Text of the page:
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Hypertension (HTN) continues to be one of the most preventable diseases that have global impact. The prevalence of HTN in African-Americans is considered to be among the highest in the world. This investigation sought to determine whether a church-based self-management program would aid African-American adults (18 years of age and above) in reducing their blood pressure (BP). The theoretical foundation was the Health Belief Model. The clinical question was: Will a church-based American Heart Association (AHA) program on BP self-management decrease BP in African-American adults (aged 18 and above) who belong to a local Christian church? The quantitative methodology and pretest-posttest single group design were used in this investigation. The sample was a convenience sampling of 23 Christian church members. The participants enrolled in the AHA's "Check. Change. Control®. Tracker." There were only two demographic variables that were significant at the 0.05 level (2-tailed) with the initial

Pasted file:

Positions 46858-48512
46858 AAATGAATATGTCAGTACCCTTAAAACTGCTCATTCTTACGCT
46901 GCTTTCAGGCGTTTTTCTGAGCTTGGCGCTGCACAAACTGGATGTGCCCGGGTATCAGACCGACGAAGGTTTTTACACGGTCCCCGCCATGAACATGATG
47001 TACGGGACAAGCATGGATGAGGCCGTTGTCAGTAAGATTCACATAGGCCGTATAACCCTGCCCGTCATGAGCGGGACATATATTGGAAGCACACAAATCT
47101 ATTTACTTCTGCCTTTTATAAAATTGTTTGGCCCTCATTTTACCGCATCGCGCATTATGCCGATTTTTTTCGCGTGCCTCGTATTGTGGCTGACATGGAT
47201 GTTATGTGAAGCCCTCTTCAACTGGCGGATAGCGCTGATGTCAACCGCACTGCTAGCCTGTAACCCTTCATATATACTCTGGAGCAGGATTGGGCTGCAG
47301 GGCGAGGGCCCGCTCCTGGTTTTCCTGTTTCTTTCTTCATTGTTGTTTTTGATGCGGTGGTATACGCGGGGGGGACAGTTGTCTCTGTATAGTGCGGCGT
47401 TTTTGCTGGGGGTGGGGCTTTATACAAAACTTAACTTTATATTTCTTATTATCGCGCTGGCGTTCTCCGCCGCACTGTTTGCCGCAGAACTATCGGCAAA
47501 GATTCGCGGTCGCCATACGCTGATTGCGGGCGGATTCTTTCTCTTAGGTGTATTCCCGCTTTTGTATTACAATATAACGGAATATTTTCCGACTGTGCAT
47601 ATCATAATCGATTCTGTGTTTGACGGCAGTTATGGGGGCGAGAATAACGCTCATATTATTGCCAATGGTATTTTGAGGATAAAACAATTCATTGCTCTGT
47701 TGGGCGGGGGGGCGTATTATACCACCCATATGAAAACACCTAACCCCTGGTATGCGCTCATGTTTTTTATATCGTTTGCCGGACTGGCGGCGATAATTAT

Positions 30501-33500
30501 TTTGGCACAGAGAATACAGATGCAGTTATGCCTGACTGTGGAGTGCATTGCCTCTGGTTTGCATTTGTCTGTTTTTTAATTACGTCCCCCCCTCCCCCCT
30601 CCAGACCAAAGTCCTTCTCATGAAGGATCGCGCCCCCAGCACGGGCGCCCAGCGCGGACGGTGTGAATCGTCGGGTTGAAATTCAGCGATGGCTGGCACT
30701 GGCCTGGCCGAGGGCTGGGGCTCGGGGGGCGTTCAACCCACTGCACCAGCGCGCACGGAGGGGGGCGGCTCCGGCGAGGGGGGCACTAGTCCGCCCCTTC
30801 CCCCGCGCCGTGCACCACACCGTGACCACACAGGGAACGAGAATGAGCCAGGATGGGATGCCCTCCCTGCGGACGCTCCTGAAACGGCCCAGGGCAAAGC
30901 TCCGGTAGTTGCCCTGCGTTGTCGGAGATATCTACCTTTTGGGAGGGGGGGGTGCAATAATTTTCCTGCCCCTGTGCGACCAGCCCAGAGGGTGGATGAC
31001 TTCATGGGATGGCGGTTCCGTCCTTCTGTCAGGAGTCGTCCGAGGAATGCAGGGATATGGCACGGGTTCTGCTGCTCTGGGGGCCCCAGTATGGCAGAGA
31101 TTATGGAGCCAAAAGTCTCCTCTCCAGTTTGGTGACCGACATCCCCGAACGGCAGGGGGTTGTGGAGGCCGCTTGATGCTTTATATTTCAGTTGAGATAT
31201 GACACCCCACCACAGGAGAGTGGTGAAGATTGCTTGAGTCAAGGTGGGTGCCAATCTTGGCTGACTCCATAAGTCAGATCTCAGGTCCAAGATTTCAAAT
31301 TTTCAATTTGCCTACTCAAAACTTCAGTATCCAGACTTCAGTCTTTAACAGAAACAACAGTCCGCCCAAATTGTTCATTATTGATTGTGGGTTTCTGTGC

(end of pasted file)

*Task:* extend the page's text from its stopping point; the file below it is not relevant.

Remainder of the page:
age was 0.585 (p = 0.05) and having children was -0.434 (p = 0.039). The paired t-test was computed for the initial and final systolic BPs. The paired t-test for these variables was 1.844 (p = 0.079). The paired t-test was computed for the initial and final diastolic BPs. The paired t-test for these variables was 1.724 (p = 0.079). These results indicated there were no improvements after the intervention. However, data supported clinical significance.
This article was published in the following journal.
Name: Journal of National Black Nurses' Association : JNBNA
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The Christian faith, practice, or system of the Catholic Church, specifically the Roman Catholic, the Christian church that is characterized by a hierarchic structure of bishops and priests in which doctrinal and disciplinary authority are dependent upon apostolic succession, with the pope as head of the episcopal college. (From Webster, 3d ed; American Heritage Dictionary, 2d college ed)
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